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I need a straight answer and I searched already about keeping the enging cool some people don't use engine cooler and some use it and swears that I should use an oil cooler. Should I use it and what's the most affordable way to cool the engine? I live in Texas. I also noticed a lot of heat comming from the engine at a stop light Thanks,

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Affordable is going to be relative, you get what you pay for...  I installed a Sutton oil cooler (~$275.00) and dropped my temps 20~25 degrees.  The "Big Fin" head is around ~$250.00 from XR's Only.  Dropped temps an EASY 30~35 degrees.

 

Prior to purchasing the Sutton cooler, I used a Jagg 3110 cooler with a custom mount so all told I was out around ~$125.00.  These motors run HOT and I still dropped a valve seat with the oil cooler.  This is in Albuquerque, NM, and the seat dropped during a warmer part of winter, so a cooler alone is no guarantee against excessive head temperatures.

 

This is very unscientific but I have noted that the oil cooler seemed to help more with "stop and go" driving, the "Big Fin" REALLY helped on the freeway and while moving.  Average temperature during my 17 mile commute (one way) is 200~210.

 

It is always easier to spend someone else's money, but I have both, and having lived in Texas (not sure what part you are in, I lived in Fort Worth, summer was EXTREMELY hot), I'm going to recommend both...  You can do it one at a time, get the oil cooler now, and when you do your top end, have the fins welded on...

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Affordable is going to be relative, you get what you pay for...  I installed a Sutton oil cooler (~$275.00) and dropped my temps 20~25 degrees.  The "Big Fin" head is around ~$250.00 from XR's Only.  Dropped temps an EASY 30~35 degrees.

 

Prior to purchasing the Sutton cooler, I used a Jagg 3110 cooler with a custom mount so all told I was out around ~$125.00.  These motors run HOT and I still dropped a valve seat with the oil cooler.  This is in Albuquerque, NM, and the seat dropped during a warmer part of winter, so a cooler alone is no guarantee against excessive head temperatures.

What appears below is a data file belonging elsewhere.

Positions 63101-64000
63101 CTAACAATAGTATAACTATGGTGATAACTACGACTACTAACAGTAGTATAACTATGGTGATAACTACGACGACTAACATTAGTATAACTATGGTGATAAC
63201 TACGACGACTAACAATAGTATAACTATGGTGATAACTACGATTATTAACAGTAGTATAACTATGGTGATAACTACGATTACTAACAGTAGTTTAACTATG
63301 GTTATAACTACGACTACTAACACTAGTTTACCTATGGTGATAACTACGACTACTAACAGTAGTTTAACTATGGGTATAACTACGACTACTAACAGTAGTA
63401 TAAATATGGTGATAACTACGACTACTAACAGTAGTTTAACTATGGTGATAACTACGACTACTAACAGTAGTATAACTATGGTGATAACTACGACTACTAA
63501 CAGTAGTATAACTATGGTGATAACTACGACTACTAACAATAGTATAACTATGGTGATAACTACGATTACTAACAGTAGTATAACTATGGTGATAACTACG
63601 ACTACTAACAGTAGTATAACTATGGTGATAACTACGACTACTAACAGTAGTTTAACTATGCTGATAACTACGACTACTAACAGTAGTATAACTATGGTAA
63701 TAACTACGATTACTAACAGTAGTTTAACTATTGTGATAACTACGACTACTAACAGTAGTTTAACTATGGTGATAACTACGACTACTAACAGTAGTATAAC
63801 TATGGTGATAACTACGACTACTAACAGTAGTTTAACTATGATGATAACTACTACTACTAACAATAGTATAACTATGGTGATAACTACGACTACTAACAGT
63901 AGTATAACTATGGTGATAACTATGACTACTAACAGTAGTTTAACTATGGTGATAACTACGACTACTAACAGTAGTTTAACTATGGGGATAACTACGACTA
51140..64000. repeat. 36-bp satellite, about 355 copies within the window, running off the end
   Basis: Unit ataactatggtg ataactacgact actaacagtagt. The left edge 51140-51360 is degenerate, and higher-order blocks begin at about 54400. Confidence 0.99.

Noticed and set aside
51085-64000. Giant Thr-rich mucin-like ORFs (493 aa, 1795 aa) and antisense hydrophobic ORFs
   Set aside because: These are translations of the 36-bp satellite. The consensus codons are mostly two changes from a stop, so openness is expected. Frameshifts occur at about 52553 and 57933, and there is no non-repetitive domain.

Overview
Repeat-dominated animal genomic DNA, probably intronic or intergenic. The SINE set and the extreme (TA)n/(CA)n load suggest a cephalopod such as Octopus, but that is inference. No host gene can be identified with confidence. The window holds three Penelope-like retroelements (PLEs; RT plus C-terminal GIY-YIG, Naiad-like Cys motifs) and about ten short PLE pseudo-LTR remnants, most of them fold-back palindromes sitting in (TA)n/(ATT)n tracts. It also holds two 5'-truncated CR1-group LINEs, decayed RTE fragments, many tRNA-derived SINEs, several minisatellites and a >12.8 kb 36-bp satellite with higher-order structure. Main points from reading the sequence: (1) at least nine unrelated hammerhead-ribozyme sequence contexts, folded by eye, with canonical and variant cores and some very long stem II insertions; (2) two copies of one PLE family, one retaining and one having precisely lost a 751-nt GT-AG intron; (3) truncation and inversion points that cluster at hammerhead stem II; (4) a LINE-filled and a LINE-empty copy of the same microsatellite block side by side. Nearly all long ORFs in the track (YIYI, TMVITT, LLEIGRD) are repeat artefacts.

This is very unscientific but I have noted that the oil cooler seemed to help more with "stop and go" driving, the "Big Fin" REALLY helped on the freeway and while moving.  Average temperature during my 17 mile commute (one way) is 200~210.

 

It is always easier to spend someone else's money, but I have both, and having lived in Texas (not sure what part you are in, I lived in Fort Worth, summer was EXTREMELY hot), I'm going to recommend both...  You can do it one at a time, get the oil cooler now, and when you do your top end, have the fins welded on...

i would agree, but with an air cooled engine at a stop light and no air movement, it doesnt matter wether its air or water cooled, theres no cooling going on, so try to avoid long idling stops when possible, or shut it off. oil coolers and big fins are great for getting rid of heat, i also have both, but they need air moving to work.

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i have also heard of a paint that has heat conductive properties. its supposed to transfer heat better to the air than unpainted aluminum. havent tried this and dont have anymore info

 

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The cost to have the big fin head also needs to include gaskets at the least. The head, rocker cover and head pipe gaskets will have to be replaced. If the work is done by a shop to remove and reinstall the head after the big fin modification, there will be labor cost.